St. John’s Gate, which is part of the Cottonera Lines is a beautiful high gate situated between the late St Paul’s Gate and St. John’s Bastion. These gates, together with seven other gates, provided access through the Cottonera Lines. The seven gates, namely, Our Saviour’s Gate, St James’ Gate, St Louise’s Gate, Notre Dame Gate, St Paul’s Gate and St. John’s Gate were designed by the French Engineer Mederico Blondel. St. Paul’s Gate was taken apart together with the adjacent fortifications during the extension of the Naval Dockyard in the beginning of the 20th century.
The Cottonera Lines is one of the largest projects of military architecture undertaken by the Knights of Malta. They were designed by the Italian Papal Engineer Antonio Maurizio Valperga in the 17th century. The Cottonera Lines are a five kilometre stretch of massive fortifications that include eight bastions that join the extremities of the front lines of Vittoriosa and Senglea. The lines extended from the Post of Castille in Vittoriosa to Fort St Michael in Senglea.
These fortifications were intended to encircle Vittoriosa, Cospicua, Senglea, the San Salvatore Hills, as well as the half-finished Santa Margerita Lines of Cospicua. The scheme was designed to provide shelter to 40,000 people including their livestock. It was approved on the 2nd April 1670, and the foundation stone was laid on the 28th August 1670 on the site of St Nicholas Bastion.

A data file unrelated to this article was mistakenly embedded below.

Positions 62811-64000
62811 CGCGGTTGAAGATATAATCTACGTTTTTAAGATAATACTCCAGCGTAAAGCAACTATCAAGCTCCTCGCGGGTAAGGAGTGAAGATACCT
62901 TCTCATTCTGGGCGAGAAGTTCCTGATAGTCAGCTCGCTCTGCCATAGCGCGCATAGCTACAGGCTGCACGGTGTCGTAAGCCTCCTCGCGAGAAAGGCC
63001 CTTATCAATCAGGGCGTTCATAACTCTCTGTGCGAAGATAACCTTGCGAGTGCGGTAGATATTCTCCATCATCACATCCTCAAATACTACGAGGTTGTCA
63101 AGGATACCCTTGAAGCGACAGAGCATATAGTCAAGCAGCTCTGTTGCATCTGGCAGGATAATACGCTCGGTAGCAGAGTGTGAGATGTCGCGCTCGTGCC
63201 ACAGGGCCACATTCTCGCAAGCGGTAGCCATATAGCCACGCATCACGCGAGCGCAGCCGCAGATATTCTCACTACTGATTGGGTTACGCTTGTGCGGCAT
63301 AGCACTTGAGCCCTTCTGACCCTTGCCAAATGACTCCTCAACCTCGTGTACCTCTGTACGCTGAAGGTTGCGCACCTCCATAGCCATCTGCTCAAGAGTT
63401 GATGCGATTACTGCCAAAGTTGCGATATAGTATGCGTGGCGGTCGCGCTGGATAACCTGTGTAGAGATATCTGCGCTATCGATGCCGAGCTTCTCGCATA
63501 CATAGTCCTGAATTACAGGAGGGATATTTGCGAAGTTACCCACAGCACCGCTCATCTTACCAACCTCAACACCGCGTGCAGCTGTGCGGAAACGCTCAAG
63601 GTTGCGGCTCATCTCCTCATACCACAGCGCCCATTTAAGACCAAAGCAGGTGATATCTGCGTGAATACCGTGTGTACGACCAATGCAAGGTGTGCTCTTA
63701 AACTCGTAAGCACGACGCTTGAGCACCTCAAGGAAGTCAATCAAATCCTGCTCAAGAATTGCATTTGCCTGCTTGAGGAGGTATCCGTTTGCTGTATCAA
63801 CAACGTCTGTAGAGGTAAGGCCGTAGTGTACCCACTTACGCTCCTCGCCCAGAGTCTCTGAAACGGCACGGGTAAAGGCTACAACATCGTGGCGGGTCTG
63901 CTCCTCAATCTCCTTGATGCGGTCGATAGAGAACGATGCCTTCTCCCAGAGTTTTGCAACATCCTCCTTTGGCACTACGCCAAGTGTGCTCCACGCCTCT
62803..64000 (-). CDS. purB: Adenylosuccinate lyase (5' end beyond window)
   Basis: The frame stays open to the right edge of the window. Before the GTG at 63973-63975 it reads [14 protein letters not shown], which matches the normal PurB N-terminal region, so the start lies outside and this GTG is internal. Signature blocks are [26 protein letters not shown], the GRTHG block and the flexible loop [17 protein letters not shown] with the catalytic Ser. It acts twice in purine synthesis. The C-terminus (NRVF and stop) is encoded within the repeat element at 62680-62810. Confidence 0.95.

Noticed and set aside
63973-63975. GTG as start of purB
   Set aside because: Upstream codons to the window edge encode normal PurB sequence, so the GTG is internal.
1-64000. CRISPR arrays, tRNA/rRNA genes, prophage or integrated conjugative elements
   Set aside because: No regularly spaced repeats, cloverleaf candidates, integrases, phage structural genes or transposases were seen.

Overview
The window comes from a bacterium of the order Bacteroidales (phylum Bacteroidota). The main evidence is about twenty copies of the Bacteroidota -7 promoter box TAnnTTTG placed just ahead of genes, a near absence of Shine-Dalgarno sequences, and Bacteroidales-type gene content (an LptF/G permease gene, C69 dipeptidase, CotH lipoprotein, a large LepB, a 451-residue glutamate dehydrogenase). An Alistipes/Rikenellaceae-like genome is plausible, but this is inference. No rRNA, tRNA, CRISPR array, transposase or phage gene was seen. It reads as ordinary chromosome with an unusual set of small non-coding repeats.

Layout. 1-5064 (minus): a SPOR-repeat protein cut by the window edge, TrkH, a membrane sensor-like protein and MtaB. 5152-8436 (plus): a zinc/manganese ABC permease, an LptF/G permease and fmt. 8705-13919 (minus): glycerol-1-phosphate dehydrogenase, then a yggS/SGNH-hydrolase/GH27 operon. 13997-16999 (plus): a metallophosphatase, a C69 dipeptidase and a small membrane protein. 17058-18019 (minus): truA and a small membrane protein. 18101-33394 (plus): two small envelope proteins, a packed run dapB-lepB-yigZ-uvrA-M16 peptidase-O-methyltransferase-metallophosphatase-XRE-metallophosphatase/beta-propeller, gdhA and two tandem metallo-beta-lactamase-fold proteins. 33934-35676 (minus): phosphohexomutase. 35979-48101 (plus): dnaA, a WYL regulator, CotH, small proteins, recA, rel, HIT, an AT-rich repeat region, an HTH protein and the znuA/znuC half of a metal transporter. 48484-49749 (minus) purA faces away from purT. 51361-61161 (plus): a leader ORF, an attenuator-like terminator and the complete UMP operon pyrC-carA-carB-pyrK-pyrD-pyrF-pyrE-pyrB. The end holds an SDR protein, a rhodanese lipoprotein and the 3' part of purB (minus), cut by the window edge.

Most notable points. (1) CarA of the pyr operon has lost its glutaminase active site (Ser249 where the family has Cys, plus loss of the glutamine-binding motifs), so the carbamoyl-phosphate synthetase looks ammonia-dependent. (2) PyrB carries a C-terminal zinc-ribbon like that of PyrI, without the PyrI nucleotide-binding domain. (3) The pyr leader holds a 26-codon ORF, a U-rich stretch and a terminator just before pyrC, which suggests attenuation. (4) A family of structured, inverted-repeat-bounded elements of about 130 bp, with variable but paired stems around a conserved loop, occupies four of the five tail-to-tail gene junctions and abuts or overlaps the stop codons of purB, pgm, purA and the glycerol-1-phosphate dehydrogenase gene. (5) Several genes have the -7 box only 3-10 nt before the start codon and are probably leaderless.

The Cottonera Lines get their name after the Grandmaster Nicolas Cotoner who never so them completed. Before the death of Grandmaster Nicolas Cotoner, only the main structures had been laid down. Grandmaster Gregorio Carafa, who superseded Grandmaster Nicolas Cotoner, had to suspend and virtually abandon the project because of a lack of funds. Also priority had to be given to the Floriana fortifications and as a result the planned ravelins and cavalier, together with the ditch and covert way, were never built. This site and foundations were later used by the British upon which to construct the entrench work and Fort Verdala.
An underground tunnel lies below the fields in the proximity of St. John's Gate. To date we do not have any confirmed information about this tunnel, but we can describe what we saw.
On the extremity of the tunnel which ends near “Triq Għajn Dwieli”, there is a date inscribed above the entrance. The date reads “1870-71” and it is assumed that this refers to the years during which the tunnel was constructed. The tunnel is long and straight with a ninety degree turn in the last 30 meters or so. There are a number of vertical wells which lead into the tunnel from the fields above. It takes around fifteen to twenty minutes to reach the other extremity of the tunnel which ends near “Triq Bormla” in a circular pit. The circular pit once had some sort of staircase leading out of it which is now no more. Another, shorter tunnel is located under “Triq Għajn Dwieli” and ends in the French Creek. Both these tunnels are connected via a trench cut in the rocks. These tunnels seem to be some sort of rain water draining system which collects water from “Triq Bormla” and drains it into the French Creek.
Author: Pierre Axiaq